That taught me the importance of getting comfortable with both my own discomfort around the lack of a clearly defined solution.
Once I accepted the discomfort, I was able to get out of my own head and instead just be there as she began to identify with her own unstructured, beautifully chaotic process for acceptance, and eventually, healing.
Had I pushed too much, or tended to id more than to her, she would have had less room for the introspection and scope of intuitive work she needed to do to move forward organically.
At the core of your communication should be an ongoing assertion that your friend has full access to your ears and your heart.
Echo their sentiments and hold sacred space with them to feel however they feel, without judgment or need for action. Respect their process over your need to regain a full sense of comfort within your relationship.
As you go through your side of the process (because you are, after all, having your own experience in all of this too), you may bump up against a series of what-can-I-says, and those-probably-aren’t-the-best-choices.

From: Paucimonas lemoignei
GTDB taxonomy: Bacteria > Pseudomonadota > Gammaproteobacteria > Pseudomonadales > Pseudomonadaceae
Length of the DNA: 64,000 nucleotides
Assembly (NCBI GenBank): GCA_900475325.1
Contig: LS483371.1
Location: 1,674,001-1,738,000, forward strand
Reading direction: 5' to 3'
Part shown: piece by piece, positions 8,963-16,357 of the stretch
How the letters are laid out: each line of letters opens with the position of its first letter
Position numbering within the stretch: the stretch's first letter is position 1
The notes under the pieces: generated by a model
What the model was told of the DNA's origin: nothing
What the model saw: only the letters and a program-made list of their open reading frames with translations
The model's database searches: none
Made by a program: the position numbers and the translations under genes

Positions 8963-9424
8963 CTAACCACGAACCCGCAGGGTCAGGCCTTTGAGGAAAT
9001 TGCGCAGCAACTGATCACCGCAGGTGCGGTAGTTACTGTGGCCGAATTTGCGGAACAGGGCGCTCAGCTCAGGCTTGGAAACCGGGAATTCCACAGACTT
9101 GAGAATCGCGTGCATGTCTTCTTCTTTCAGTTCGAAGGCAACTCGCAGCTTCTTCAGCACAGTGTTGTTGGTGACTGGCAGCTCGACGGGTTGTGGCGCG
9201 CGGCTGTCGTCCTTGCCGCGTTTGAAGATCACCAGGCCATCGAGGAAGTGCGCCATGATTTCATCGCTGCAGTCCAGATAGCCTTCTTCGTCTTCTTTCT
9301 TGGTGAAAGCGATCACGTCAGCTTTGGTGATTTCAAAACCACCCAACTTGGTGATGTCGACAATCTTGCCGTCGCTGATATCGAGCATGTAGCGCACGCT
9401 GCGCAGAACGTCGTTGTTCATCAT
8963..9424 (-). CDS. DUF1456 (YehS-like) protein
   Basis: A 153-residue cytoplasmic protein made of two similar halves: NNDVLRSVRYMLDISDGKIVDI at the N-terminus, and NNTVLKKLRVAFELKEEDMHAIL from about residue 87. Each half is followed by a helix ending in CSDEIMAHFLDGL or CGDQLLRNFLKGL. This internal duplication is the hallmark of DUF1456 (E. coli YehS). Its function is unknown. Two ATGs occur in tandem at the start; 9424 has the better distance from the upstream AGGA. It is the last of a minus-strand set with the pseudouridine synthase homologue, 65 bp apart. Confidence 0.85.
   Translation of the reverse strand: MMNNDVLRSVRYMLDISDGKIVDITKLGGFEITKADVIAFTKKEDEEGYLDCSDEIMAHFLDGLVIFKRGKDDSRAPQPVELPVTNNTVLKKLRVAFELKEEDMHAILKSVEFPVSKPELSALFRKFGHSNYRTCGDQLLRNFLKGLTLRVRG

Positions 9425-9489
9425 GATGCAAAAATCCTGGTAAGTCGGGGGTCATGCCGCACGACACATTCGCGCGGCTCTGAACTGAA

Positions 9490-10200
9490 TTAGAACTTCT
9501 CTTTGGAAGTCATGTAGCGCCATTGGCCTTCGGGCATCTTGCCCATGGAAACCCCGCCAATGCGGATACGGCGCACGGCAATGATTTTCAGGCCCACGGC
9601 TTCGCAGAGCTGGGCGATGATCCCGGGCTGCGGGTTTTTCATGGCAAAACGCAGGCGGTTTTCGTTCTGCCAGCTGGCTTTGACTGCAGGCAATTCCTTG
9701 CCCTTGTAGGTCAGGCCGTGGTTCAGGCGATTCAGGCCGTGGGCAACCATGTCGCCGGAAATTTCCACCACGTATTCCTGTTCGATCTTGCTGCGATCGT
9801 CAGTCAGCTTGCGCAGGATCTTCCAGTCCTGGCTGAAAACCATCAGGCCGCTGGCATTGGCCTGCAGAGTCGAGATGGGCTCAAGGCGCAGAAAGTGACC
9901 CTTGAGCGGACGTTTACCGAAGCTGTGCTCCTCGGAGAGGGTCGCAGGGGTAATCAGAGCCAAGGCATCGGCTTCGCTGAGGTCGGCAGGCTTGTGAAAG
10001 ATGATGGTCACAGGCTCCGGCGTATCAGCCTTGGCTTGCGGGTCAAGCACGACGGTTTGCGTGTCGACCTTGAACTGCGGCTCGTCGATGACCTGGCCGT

In those cases, just do your best to make it about your friend, and trust that they are fully equipped to be divinely guided through whatever experience they are having.
Just hold that space with your friend while checking your id to ensure that you, not it, is setting the intention behind every exchange you share.
Every word you speak, every hug you offer, and every bit of the energy you create with your friend as they work through their emotional struggle, can serve as part of their elixir for healing their hurt – if you can just be there without fixating on the fix.
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Akilah S. Richards is a Contributing Writer for Everyday Feminism. She is a six-time author, digital content writer, and lifestyle coach who writes passionately about self-expression, womanhood, modern feminism, location independence and the unschooling lifestyle. Connect with Akilah on Instagram, Tumblr, or her #radicalselfie e-home, radicalselfie.com. Read her articles.